Sunday, August 3, 2008
Marylanders are struggling to feed themselves.
Walk down the aisles of Safeway, Giant or Santoni's in Baltimore, and you'll see shoppers clutching coupons, comparing items and eliminating some of them from their lists after discovering that prices have jumped yet again.
Bread is up more than 15 percent over last year, and eggs cost 23 percent more. According to the U.S. Agriculture Department, the Consumer Price Index for food -- which measures the average cost of food in the United States -- rose 5.1 percent from May 2007 to May 2008, the highest annual increase in 17 years. Steep increases are expected to continue for the remainder of the year.
This burden is being felt by many across the state, but for those who were already living paycheck to paycheck, the increase in food, energy and gas prices has become a crisis. In Maryland, almost one in 10 households now face a constant struggle against hunger. As prices continue to rise, so will hunger.
The federal food stamp program, which helps low-income people and families afford nutritious food, is a first line of defense against this hunger. More Marylanders are signing up every month, with enrollment increasing 13.8 percent over the past year, the fourth-highest increase in the nation. Food stamps are not being used just by unemployed individuals but also by workers who face layoffs, reduced hours, stagnating wages and a rising cost of living. Nationwide, more than 41 percent of people on food stamps came from working families in 2006, up from 30 percent 10 years ago.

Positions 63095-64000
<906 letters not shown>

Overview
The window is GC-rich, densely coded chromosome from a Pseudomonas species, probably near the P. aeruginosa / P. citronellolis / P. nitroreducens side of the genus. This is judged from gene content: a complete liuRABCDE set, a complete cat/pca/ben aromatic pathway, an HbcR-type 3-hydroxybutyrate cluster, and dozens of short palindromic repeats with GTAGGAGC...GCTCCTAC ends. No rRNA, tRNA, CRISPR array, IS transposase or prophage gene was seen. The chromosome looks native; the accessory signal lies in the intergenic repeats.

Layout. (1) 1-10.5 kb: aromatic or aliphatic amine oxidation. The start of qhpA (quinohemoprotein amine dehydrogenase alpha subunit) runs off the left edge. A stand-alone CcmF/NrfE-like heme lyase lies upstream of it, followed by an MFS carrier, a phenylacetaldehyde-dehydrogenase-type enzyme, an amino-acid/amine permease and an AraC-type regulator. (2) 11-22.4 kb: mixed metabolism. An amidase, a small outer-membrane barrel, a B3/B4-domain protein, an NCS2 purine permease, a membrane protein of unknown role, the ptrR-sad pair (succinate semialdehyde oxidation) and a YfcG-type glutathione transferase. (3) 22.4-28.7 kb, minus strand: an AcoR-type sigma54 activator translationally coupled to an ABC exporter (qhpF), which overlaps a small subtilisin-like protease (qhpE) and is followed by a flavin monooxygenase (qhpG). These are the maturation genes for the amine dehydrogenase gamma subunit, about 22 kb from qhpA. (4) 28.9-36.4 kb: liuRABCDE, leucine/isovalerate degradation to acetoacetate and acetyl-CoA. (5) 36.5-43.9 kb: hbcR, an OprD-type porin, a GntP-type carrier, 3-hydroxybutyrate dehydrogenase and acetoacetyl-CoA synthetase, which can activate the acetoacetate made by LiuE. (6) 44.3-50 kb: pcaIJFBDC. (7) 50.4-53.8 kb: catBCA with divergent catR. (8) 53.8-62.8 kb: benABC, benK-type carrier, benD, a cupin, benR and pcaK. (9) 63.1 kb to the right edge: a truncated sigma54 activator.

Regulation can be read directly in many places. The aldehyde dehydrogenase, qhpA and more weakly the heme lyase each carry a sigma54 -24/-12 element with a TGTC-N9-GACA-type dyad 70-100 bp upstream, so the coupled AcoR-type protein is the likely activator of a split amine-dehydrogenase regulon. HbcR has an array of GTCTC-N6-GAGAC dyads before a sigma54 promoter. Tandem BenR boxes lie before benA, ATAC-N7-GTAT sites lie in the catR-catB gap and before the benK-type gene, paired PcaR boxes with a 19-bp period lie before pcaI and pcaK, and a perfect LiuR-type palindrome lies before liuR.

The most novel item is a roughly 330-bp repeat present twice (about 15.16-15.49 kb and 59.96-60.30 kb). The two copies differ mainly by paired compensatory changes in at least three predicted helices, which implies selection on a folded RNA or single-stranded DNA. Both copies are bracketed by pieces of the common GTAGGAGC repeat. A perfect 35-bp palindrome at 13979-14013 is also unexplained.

This is a crucial program, but it hasn't kept up with the times. We saw this firsthand when we participated in the Food Stamp Challenge in March. The Challenge, which has been taken by members of Congress, state and local representatives, faith groups, advocates, students and others, required us to live on an average food stamp benefit -- just $3 a day -- for one week. Living on such a budget meant meals consisting of peanut butter on white bread, night after night of pasta and drinking enormous amounts of water in an effort to fend off hunger.
The Challenge also highlighted choices that many lower-income people face every day. The most heart-breaking choices involve families. Parents will often eat less so their children have more, a sacrifice that can sap the adults' energy, making them less efficient at work and more likely to get sick.
The Food Stamp Challenge was an eye-opening experience, one that both of us were relieved to see end for ourselves. But for low-income people, making ends meet is a challenge that never ends. There is some good news. Congress recently passed a farm bill that includes almost $10.4 billion in new funds for food stamps and other essential nutrition programs. The bill will increase the minimum monthly food stamp benefit, improving benefits for most households, and raise the limits on resources that households may have and still qualify for food stamps.
With the new provisions going into effect Oct. 1, all of us in Maryland must work to make sure that those eligible for food stamps know how to get them. Weakness in the economy and rising food prices probably will continue in the near future, so the program is more important than ever.
It is up to all of us to spread the word about the importance of food stamps and to make sure our fellow Marylanders survive the challenge of this economic downturn.
-- Kimberley Chin -- Kevin McGuire
Kimberley Chin is director of Maryland Hunger Solutions. Kevin McGuire is executive director of the Family Investment Administration in the Maryland Department of Human Resources.